Articles By Gord
Scotland the Brave

January 2009 issue of Vibrant Magazine, view the actual article (including images).

As I see it... Scotland

Slip a blindfold over your eyes and immediately your world disappears. Gone is your old familiar chair, as is your favourite mug. But instinctively you feel for them. You are still in your home, but now you feel lost. You will find taking a few baby steps challenging and just imagine yourself attempting the descent of a flight of stairs? Treacherous. You're new at this blind game. The loss of your sight is frightening. Now whisk yourself away from the relative safety and comfort of your home and ask yourself why would a blind person bother to travel?

In truth, I too once wondered why. But over years of dealing with my blind experience and unlike you who has not yet learned to trust your other senses or to trust your partner, I have learned to trust.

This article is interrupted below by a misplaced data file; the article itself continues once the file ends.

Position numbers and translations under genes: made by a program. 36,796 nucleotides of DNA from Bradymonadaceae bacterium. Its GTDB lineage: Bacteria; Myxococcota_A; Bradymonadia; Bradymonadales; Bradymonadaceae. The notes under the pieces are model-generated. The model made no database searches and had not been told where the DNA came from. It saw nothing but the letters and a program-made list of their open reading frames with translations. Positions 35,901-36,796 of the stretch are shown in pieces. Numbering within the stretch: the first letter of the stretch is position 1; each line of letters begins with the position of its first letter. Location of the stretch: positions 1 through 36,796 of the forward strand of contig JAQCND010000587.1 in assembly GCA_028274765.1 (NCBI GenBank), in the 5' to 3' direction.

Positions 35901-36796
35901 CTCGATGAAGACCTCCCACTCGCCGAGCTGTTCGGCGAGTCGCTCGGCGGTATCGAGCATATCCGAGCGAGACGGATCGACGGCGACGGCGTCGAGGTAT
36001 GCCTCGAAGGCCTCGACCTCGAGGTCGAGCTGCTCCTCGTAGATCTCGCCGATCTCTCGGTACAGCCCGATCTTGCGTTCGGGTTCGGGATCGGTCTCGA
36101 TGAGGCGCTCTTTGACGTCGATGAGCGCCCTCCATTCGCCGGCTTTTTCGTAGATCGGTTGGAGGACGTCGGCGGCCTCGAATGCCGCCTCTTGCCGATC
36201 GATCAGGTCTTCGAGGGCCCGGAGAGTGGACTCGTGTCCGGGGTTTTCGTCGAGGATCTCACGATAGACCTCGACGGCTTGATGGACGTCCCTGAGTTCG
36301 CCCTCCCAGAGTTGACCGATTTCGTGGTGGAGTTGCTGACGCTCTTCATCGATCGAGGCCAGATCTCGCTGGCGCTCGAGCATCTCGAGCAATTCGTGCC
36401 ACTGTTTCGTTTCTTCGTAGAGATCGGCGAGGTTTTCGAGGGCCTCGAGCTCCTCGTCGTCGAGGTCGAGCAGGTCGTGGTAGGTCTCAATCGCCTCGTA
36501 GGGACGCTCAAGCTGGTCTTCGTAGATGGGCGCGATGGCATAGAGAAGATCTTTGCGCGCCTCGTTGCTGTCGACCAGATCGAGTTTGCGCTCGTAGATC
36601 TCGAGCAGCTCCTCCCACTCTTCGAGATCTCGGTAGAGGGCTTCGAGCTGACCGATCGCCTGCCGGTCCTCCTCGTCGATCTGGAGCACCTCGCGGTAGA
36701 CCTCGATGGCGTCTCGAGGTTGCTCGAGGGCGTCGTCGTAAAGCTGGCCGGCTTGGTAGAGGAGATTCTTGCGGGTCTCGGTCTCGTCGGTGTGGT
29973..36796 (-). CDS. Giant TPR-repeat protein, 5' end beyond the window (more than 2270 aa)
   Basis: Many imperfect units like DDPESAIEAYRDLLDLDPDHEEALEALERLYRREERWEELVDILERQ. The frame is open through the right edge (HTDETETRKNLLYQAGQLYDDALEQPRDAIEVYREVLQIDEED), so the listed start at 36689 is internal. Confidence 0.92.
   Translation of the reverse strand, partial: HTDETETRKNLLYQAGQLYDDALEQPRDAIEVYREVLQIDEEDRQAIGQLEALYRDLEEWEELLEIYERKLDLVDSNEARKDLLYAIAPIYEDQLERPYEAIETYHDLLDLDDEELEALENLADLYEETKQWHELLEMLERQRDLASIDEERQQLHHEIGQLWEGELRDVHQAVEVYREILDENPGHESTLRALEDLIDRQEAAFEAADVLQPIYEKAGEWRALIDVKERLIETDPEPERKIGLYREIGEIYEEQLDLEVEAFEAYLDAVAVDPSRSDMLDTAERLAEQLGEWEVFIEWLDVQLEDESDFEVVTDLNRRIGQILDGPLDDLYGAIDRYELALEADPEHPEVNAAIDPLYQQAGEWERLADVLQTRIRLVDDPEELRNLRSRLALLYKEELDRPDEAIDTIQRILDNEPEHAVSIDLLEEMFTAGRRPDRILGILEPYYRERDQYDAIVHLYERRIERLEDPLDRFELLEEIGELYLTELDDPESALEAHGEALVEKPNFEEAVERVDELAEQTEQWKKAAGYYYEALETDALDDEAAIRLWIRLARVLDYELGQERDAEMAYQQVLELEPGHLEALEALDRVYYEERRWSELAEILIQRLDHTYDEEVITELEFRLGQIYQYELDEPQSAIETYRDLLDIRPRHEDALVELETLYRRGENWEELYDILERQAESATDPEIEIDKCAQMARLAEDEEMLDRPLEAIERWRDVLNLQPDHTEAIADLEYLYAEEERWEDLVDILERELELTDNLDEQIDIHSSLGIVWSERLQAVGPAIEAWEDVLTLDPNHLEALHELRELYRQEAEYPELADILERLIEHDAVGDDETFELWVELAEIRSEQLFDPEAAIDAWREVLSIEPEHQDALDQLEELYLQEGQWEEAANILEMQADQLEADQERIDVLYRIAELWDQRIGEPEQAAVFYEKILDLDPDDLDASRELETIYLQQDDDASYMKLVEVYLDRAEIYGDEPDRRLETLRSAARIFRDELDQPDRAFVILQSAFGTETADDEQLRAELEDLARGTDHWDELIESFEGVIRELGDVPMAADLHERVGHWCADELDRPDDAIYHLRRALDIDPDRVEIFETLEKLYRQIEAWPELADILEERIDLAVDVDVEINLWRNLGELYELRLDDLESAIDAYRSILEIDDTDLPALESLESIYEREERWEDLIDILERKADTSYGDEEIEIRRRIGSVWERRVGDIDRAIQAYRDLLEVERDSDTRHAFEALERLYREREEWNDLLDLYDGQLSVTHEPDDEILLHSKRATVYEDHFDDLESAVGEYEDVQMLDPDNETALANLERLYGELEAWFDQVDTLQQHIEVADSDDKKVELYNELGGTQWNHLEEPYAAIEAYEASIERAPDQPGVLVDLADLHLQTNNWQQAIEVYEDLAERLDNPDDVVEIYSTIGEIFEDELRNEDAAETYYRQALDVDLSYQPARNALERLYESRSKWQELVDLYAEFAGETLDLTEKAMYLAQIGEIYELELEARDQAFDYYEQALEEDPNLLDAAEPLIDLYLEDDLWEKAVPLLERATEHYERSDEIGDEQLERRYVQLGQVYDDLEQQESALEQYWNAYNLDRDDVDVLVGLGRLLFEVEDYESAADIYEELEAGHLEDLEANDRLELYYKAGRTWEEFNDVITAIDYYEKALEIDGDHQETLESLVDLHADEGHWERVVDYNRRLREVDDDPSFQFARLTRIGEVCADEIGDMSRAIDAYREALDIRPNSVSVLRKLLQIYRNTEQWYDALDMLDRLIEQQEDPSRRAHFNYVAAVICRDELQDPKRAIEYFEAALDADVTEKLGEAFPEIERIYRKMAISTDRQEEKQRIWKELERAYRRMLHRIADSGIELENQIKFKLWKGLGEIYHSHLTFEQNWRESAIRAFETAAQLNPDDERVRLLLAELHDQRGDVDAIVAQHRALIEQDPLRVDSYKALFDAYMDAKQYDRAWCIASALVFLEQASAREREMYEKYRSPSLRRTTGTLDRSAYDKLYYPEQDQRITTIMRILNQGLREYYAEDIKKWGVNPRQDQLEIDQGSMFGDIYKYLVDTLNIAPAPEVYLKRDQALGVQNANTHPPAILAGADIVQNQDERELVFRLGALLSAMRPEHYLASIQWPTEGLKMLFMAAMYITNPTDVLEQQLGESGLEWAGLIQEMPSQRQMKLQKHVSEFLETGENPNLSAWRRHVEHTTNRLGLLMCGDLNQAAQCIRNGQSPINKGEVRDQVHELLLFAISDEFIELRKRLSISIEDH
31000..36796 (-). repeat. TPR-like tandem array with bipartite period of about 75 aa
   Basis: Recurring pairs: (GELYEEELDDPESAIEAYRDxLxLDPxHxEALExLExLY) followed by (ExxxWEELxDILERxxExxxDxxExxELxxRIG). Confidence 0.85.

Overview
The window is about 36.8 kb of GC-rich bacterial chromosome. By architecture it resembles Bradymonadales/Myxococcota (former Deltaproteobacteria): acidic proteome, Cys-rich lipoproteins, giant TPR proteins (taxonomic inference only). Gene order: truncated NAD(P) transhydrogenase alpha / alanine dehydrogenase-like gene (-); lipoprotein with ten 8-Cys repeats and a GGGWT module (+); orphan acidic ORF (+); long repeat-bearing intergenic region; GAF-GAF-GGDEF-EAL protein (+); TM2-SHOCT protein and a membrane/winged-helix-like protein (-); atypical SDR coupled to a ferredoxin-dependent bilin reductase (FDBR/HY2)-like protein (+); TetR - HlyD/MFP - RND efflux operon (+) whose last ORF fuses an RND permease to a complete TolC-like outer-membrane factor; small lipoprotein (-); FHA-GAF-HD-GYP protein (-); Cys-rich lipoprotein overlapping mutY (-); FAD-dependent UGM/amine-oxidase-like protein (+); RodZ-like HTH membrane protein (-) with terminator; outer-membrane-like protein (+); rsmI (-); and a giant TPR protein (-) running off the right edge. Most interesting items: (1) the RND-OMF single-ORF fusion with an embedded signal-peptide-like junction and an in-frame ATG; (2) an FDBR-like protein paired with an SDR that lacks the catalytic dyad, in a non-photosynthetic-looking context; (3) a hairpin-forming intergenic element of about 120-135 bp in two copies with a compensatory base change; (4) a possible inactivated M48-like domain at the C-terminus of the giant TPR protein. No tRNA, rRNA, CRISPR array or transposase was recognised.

In August of 08, I got a return comedy booking in Aberdeen, Scotland. Even as I was confirming the gig, my wife Catherine was busy packing. Going over for work gives us a tremendous travel advantage as locals tend to steer us off towards nearby gems and pearls.

“Oh if you've got some time you should scoot down to Stonehaven. It's a lovely wee village and be sure you visit the old ruins of Dunnottar Castle. It's worthy of a wee poke about.”

With your blindfold still on, remember the terror you felt contemplating your descent of a flight of stairs? Well our journey to Dunnottar Castle was that terror times ten.

Cath and I descended a number of good solid steps, I traced their front edges with my cane, my free hand permanently rode the handrail down. These steps were wide enough to let other folks stream by.

“That's your last step. The beach is rocky, not terribly even, so be careful. But there's nothing for you to run into...well, except the water and I see you've found that, Magellan.”